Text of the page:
Seller Tips: Aircraft with Damage Histories

Chris Kjelgaard asks business aircraft valuation and sales experts what owners of aircraft with histories of previous damage can do to improve their prospects of a successful resale.

Chris Kjelgaard  |  17th January 2023
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Chris Kjelgaard
Chris Kjelgaard

Chris Kjelgaard has been an aviation journalist for more than 40 years and has written on multiple topics...

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How are sellers impacted by aircraft damage history

While relatively uncommon for modern business aircraft to suffer damage, incidents and natural disasters do happen. Owners seeking to sell previously damaged aircraft face issues regarding the marketability of their aircraft and the lower resale price a damaged aircraft will generally achieve.

The extent of the price discount at which a previously damaged aircraft will trade varies, depending on the circumstances involved in the negotiations for each individual sale.

Minor damage — such as the knocks and dings to wingtips and skin (known as ‘hangar rash’) — remains fairly common, notes Jason Zilberbrand, President of VREF Aircraft Value Reference & Appraisal Services. According to Zilberbrand, previous minor damage will not generally result in a sizable discount on sale price, particularly in a seller’s market. 

“The good news is that the market will dictate to some degree what kind of a hit you will take” on sale price, he says. In today’s hot market, “people want [the aircraft] and [to a large extent] will overlook typical average damage that is superficial or minor. And most damage is just that.”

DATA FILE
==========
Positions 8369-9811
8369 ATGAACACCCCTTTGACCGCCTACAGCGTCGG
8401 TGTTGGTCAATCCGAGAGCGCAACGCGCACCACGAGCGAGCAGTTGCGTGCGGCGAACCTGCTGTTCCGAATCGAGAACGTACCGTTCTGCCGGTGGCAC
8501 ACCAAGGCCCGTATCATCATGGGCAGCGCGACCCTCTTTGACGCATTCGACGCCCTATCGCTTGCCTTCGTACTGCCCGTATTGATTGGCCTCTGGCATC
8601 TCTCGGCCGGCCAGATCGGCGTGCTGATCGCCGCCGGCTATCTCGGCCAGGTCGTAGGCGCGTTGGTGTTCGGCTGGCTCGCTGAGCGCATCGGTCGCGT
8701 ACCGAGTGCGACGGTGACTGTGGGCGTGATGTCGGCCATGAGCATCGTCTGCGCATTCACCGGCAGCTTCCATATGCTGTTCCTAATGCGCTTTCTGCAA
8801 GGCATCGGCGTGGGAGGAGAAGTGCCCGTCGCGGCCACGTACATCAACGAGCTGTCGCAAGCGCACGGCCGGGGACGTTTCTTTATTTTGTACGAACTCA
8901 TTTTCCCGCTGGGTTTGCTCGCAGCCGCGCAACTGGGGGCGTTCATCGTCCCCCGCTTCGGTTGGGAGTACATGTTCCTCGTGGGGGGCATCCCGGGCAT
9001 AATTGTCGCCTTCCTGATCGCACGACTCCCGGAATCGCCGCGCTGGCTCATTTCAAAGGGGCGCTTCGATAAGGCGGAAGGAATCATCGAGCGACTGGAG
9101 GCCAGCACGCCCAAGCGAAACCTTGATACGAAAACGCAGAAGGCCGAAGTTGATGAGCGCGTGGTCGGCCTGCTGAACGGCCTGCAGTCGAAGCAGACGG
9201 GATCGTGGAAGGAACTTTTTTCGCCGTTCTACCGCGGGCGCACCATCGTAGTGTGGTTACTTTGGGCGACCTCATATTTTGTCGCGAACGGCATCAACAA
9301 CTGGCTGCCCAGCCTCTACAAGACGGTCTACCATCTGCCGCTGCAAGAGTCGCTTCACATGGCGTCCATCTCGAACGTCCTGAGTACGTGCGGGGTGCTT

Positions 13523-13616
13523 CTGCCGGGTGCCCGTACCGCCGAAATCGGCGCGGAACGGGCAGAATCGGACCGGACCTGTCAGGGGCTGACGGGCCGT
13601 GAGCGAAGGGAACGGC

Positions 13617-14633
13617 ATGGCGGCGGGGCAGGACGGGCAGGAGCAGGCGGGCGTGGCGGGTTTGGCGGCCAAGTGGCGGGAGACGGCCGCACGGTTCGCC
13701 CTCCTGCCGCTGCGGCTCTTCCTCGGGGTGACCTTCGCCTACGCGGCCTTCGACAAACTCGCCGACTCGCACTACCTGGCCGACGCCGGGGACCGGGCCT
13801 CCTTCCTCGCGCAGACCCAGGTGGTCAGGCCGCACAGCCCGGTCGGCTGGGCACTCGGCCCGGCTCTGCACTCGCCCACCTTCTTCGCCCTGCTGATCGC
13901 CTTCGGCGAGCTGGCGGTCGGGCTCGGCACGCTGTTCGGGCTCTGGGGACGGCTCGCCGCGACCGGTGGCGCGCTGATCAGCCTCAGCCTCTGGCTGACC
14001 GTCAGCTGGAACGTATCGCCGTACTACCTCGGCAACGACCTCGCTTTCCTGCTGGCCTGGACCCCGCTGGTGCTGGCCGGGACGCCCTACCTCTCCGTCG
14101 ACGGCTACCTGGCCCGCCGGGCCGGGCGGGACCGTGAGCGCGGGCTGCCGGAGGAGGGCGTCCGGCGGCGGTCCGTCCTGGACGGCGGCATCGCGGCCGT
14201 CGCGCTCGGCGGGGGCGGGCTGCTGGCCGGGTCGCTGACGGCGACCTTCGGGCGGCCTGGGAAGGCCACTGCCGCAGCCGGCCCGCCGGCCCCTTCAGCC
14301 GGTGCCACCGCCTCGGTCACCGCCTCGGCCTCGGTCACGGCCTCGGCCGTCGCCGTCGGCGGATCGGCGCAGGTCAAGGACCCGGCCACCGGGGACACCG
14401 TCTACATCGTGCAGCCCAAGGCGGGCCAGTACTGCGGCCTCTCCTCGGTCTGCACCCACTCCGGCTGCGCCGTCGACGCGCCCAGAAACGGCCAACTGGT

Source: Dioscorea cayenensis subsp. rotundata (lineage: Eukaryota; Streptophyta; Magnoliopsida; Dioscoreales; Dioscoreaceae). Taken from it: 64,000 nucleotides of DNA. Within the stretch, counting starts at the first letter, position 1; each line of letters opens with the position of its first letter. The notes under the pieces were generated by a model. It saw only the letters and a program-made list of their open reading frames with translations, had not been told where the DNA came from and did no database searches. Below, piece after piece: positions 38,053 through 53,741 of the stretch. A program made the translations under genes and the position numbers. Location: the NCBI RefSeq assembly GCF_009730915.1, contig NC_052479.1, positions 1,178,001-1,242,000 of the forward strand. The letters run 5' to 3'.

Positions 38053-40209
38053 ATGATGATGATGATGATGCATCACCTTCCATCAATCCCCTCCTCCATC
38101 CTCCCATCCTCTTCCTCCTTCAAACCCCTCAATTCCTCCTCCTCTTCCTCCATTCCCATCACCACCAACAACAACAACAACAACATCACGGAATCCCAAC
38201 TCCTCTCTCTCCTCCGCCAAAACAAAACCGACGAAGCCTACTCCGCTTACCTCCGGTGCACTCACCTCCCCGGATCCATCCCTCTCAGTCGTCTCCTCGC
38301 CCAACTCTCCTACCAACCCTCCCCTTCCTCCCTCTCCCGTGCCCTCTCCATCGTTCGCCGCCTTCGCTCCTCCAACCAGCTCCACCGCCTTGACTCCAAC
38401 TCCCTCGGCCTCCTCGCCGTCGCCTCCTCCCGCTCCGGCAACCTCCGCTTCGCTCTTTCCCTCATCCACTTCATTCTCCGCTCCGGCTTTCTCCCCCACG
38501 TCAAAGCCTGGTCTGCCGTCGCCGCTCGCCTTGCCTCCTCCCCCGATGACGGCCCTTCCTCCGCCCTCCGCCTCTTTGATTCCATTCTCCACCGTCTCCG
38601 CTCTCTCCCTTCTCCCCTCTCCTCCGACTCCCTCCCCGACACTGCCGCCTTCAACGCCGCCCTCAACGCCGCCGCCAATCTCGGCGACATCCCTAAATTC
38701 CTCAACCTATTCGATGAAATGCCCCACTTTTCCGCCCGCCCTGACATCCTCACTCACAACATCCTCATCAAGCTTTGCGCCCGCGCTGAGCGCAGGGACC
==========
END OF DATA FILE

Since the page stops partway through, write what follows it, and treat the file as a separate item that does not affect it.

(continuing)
As a result, any sale discount negotiated is likely to be “only a couple of percent of the asking price”. The same cannot be said for sale prices achieved for aircraft with histories of minor damage when offered for sale in softer market conditions (such as those which pertained from 2010 until 2020). “...When available inventory [of used aircraft] is greater than 7 or 8 percent, then damage is a big deal,” says Zilberbrand.

“The price the buyer is willing to pay — in other words, the diminution of value of the airplane — falls.” In soft markets, when several comparable examples of a given aircraft type or class are available for sale, “the chances are that buyers won’t look at the one with [previous] damage.”

Within the next few months, sellers may begin discovering this to their cost, warns Don Spieth, Vice President of Sales and Analytics for General Aviation Services. “Sellers had all the leverage, but now the market is swinging back to being more normal.”

As yet, the signs of the market normalizing “are difficult to see, but the market is swinging back to what it was before Covid” — and market conditions will begin to favor buyers of used aircraft rather than sellers, Spieth projects.

Changing Market Conditions